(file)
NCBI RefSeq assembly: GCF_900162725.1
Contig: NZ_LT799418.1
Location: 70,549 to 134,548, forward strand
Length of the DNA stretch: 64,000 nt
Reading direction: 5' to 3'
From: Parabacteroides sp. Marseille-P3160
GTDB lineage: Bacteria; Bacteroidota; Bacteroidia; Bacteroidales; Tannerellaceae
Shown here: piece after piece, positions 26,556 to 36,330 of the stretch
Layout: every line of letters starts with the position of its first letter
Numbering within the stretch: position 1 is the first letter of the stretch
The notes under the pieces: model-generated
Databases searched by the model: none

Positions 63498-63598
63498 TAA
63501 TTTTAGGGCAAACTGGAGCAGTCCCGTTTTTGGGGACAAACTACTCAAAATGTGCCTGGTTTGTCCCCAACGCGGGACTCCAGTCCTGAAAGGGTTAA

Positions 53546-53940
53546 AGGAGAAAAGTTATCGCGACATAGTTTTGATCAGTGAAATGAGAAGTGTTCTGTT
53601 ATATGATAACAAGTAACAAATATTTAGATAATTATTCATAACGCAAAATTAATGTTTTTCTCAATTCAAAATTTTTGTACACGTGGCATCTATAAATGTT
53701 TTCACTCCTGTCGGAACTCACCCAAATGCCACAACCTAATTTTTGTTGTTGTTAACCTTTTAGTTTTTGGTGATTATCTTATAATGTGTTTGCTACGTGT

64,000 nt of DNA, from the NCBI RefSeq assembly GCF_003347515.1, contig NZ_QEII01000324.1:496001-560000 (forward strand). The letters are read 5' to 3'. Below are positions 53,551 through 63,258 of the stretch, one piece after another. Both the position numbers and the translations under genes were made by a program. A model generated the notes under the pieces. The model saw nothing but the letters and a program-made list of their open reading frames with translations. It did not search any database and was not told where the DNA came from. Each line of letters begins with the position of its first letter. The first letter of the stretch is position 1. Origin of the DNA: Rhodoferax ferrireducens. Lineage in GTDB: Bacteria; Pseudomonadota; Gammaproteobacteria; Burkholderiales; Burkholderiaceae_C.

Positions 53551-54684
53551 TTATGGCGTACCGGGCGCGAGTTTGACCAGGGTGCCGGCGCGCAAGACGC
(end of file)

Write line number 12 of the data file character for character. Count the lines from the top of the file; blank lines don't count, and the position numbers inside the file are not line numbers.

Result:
Databases searched by the model: none